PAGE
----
Figure 6: Primary end band

A Gothic endband from Chichester Cathedral Library – Part 1: An unusual feature

By Lena Krämer, MA Conservation Studies: Books and Library Materials

As part of our course, our subject leader Mariluz took the MA books students to Chichester Cathedral to look at some of the marvellous bindings kept in the library. Throughout the visit, we not only saw a great range of binding structures, but also examined some bindings in detail and exercised our bibliographical description skills. Being able to understand and describe bindings just from looking at them is a vital skill for conservators, because this allows us to make treatment decisions that are tailored to the individual item, and to accurately document the changes we may make to the object.

One of the books we discussed during our visit was a Gothic binding covered in alum tawed skin stained a bright pink. This binding was an eyecatcher, even despite its very apparent areas of damage (Figure 1). We had already spent some time examining different elements of the binding when I noticed something odd about the endbands. At first, I could not quite explain what it was, and perhaps it was simply the extent of damage that drew my attention there. The more I looked at them, the more the endbands confused me, and the less was I able to understand how they could have been made.

Endbands are important structural elements of a Gothic binding, as they provide additional support to the sewing of the textblock and play a vital role in the way a book opens and moves. Throughout the history of bookbinding, there has been a great variety in the way endbands were made and attached to the textblock, and in the way in which they interact with the covering material. In most books, the covering material stretches over both boards and the spine, and the excess is turned in to the inside of the boards along all edges. However, there is also excess covering material at the spine, and this has been dealt with in a number of ways. Either, it is left where it is as a tab, through which an endband can be sewn (Figure 2); or it is folded in over itself, out of the way of the endband (Figure 3);  sometimes it is simply trimmed off (Figure 4); and other times, it wraps around the endband as additional protection of the endband (Figure 5).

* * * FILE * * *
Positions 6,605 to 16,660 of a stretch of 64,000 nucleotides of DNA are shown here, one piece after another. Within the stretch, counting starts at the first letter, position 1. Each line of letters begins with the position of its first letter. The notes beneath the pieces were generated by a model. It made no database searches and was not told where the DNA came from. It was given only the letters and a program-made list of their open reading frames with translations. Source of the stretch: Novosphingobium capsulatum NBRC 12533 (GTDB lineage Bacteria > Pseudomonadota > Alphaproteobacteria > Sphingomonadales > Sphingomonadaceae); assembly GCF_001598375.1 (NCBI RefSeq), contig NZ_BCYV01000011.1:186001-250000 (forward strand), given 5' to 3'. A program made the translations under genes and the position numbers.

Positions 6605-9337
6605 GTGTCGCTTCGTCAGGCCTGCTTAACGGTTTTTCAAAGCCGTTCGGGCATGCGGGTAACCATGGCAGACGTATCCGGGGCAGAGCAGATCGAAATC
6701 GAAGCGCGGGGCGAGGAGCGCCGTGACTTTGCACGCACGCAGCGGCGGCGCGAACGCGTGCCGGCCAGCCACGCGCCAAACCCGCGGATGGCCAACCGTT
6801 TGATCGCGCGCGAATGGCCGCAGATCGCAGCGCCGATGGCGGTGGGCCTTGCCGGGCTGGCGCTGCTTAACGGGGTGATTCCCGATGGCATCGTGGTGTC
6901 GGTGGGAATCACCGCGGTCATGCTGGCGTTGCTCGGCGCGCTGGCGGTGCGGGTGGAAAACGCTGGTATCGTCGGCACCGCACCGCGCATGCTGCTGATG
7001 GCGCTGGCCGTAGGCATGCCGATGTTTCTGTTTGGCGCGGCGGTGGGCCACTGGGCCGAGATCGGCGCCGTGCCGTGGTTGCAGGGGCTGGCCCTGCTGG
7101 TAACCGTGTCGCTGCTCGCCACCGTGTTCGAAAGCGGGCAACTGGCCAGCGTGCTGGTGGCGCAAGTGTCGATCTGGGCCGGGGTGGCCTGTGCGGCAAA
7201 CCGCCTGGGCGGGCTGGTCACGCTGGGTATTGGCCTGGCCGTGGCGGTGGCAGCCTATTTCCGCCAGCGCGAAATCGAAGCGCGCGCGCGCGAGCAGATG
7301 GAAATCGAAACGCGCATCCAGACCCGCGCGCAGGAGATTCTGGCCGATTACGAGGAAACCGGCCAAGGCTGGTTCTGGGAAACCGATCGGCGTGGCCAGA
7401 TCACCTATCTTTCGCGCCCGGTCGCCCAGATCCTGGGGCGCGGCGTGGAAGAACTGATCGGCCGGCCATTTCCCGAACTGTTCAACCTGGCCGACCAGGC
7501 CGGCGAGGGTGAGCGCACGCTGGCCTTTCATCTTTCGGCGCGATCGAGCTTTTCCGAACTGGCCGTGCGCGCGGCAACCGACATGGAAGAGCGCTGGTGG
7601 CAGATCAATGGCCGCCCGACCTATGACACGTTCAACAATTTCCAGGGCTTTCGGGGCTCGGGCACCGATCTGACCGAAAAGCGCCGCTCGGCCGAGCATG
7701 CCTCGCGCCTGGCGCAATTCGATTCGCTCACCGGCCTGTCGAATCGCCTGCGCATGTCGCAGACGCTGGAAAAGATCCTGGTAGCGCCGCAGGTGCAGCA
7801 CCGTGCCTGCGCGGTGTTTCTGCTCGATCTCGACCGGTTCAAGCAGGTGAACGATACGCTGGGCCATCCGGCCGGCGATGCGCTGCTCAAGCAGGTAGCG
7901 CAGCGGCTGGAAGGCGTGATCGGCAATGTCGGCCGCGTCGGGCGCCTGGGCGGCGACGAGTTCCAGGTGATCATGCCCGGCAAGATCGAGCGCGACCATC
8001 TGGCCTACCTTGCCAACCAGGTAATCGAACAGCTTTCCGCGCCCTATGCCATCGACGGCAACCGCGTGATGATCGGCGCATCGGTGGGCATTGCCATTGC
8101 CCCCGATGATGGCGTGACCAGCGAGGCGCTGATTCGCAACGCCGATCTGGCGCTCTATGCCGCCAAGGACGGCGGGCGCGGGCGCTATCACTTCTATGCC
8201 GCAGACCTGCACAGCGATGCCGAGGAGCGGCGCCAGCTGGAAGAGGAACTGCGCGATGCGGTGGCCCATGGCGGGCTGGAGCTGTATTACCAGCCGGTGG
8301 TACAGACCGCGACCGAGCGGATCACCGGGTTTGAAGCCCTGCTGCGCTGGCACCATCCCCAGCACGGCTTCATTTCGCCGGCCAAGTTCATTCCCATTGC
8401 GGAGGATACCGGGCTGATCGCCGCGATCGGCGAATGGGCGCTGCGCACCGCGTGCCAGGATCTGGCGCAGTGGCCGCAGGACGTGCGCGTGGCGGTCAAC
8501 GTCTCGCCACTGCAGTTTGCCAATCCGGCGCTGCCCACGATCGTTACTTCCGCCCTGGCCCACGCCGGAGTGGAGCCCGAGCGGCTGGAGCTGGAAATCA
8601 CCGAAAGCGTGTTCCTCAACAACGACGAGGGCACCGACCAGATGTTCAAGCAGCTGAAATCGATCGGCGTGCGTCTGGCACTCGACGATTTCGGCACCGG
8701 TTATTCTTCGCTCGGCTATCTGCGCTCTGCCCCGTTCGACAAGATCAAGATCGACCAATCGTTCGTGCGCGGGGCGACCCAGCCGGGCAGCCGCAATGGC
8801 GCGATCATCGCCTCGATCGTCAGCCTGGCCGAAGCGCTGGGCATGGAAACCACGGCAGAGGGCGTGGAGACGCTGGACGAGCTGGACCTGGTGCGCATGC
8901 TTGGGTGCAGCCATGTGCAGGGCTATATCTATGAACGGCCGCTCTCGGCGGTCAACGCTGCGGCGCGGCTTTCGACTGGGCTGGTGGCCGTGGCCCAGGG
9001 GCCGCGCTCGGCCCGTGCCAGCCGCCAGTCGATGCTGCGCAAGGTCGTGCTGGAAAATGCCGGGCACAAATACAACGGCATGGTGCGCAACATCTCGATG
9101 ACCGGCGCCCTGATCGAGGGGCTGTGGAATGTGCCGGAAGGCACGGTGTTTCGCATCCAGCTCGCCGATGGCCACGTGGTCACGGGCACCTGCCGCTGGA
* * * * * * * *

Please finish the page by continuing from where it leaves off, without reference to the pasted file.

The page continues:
In the pink Gothic binding, the covering material was abraded away over the endbands, making it difficult to determine how they might have looked when still intact. What was visible was a primary endband: a thick cord core, secured in place by a thread wound again and again around it and tied down at the kettle stitch hole at every gathering (Figure 6). The covering material seemed to have extended at least some way over the primary endband, but evidence for this remained only in one small area (Figure 7). What was truly unusual were little strips of alum tawed skin, the same colour as the covering material, which appeared to stick out from between the textblock and the primary endbands (Figure 8). Initially, I thought that the covering material would have come up and over the endband and been secured in place by a saddle stitch running across the spine. On closer examination, however, I discovered that what we had presumed to be the thread of the saddle stitch was not thread at all, but strips of alum tawed skin, coming out from underneath the endband through holes in the spine (Figure 9). When I gently prodded one of these strips with a pair of tweezers, the strip on the other side moved, and it became clear that they were both ends of the same strip (Figure 10). I had never seen anything like it, so I decided to consult the “bible” of historic book structures - Szirmai's book The Archaeology of Medieval Bookbinding.

Unfortunately, Szirmai does not mention any comparable endband types in his book, and all attempts at researching this unusual feature have been unsuccessful so far.

Read my next blog post, Part 2:  A Reconstruction Attempt for an exploration of a possible way in which this endband could have been assembled.

Note: All diagrams were created by the author. All photographic images were taken by the author, with kind permission from Chichester Cathedral Library.


Szirmai, J. A. (2016). The Archaeology of Medieval Bookbinding. New York: Routledge.


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